I tend to doubt, however, that the Roberts Court is actually going to do what it should and strike that article from the UCMJ. That makes it a matter for Congress, since Congress alone, according to the Constitution, is empowered to make regulations for the governance of the armed forces. I'm sure there will be at least a few members of the Pentagon brass who will urge the next president not to urge Congress to consider such a revision, and then go on to urge Congress not to listen to him if he does urge it. And I'm equally sure that they're going to bring up the same old tired canard about unit discipline and morale. It was a bullshit argument when Colin Powell used it successfully on Bill Clinton in 1993 and got "don't ask, don't tell" enshrined as Pentagon policy. It hasn't gotten any better on the smell-o-meter in the intervening 15 years. (It's worth pointing out that Gen. John Shalikashvili, former chairman of the Joint Chiefs of Staff, argued a year and a half ago in the New York Times that it was time to end the failed policy: so at least some of the brass are finally getting it.)
In fact, the Pentagon's argument for why gays and lesbians should not be allowed to serve in the military is remarkably unchanged from the Pentagon's argument for why people of color should not be allowed to serve in the military--with the exception that people of color were at least allowed into the military, though they were relegated to demeaning and degrading service duties and not allowed, usually, into combat units. This point was perhaps most famously made in "Let Bartlet Be Bartlet," Episode 19 of the first season of The West Wing, which first aired more than eight years ago, in April 2000:
Major Tate: Sir, we're not prejudiced toward homosexuals.
Admiral Percy Fitzwallace: You just don't want to see them serving in the Armed Forces?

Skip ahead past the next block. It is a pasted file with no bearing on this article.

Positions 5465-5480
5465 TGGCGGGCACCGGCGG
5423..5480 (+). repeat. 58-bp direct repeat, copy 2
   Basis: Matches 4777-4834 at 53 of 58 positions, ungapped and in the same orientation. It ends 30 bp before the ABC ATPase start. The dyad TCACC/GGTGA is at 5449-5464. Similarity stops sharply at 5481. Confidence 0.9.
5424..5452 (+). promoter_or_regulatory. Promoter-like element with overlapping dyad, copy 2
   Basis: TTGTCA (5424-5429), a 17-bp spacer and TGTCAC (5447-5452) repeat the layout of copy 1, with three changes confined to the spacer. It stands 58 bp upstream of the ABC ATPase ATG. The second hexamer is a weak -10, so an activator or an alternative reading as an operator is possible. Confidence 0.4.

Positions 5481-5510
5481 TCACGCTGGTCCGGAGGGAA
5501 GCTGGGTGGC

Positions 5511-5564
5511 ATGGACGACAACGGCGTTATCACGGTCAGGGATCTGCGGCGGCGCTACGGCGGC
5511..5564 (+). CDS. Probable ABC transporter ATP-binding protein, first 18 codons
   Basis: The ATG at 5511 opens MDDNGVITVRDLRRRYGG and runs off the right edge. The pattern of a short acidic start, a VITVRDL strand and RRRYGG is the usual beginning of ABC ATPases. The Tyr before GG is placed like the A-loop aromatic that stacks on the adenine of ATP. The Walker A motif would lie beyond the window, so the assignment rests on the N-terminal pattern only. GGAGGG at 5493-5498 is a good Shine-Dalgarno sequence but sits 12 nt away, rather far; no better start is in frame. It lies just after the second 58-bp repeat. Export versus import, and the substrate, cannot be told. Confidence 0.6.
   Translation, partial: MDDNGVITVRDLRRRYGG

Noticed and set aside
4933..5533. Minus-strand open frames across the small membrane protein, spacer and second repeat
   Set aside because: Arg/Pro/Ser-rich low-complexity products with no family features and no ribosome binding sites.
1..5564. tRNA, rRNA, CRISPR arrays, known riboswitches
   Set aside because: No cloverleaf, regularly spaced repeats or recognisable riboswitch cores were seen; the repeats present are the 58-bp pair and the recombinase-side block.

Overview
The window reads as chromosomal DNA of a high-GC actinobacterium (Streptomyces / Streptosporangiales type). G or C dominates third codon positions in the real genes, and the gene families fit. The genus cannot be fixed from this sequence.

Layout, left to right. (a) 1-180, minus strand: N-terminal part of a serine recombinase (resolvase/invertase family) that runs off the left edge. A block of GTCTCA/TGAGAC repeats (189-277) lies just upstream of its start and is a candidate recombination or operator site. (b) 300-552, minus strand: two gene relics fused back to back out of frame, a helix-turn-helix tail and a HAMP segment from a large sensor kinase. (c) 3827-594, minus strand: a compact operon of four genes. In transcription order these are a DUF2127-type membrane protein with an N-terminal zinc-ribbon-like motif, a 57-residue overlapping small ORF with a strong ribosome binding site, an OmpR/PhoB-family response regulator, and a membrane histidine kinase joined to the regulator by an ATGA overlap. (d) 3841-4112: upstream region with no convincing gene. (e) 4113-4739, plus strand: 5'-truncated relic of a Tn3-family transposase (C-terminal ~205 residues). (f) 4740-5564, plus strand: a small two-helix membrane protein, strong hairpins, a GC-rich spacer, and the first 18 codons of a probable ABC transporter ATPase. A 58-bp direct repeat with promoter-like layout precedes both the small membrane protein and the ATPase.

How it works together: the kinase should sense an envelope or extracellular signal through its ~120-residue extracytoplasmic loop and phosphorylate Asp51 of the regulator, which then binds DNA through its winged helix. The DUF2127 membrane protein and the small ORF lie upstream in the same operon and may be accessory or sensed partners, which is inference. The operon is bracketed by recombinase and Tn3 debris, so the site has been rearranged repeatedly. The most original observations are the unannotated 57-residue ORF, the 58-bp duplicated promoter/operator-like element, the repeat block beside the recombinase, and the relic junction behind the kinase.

Major Tate: No sir, I don't.
Admiral Percy Fitzwallace: 'Cause they impose a threat to unit discipline and cohesion.
Major Tate: Yes, sir.
Admiral Percy Fitzwallace: That's what I think, too. I also think the military wasn't designed to be an instrument of social change.
Major Tate: Yes, sir.
Admiral Percy Fitzwallace: The problem with that is that what they were saying to me 50 years ago. Blacks shouldn't serve with whites. It would disrupt the unit. You know what? It did disrupt the unit. The unit got over it. The unit changed. I'm an admiral in the U.S. Navy and chairman of the Joint Chiefs of Staff... Beat that with a stick.
Adm. Fitzwallace's line about the military not being designed as an instrument of change was lifted almost verbatim from remarks made by then-Army Chief of Staff General Omar Bradley in 1948 when President Truman announced he was desegregating the armed forces by executive order. Bradley argued that the military shouldn't have to desegregate until society as a whole did. Truman told Bradley just how to fold that argument and exactly where to put it. I can only hope, but can't say I realistically expect, that our next president will do the same when presented with the same bogus argument six decades later, as applied to LGBT people in the twenty-first century armed forces.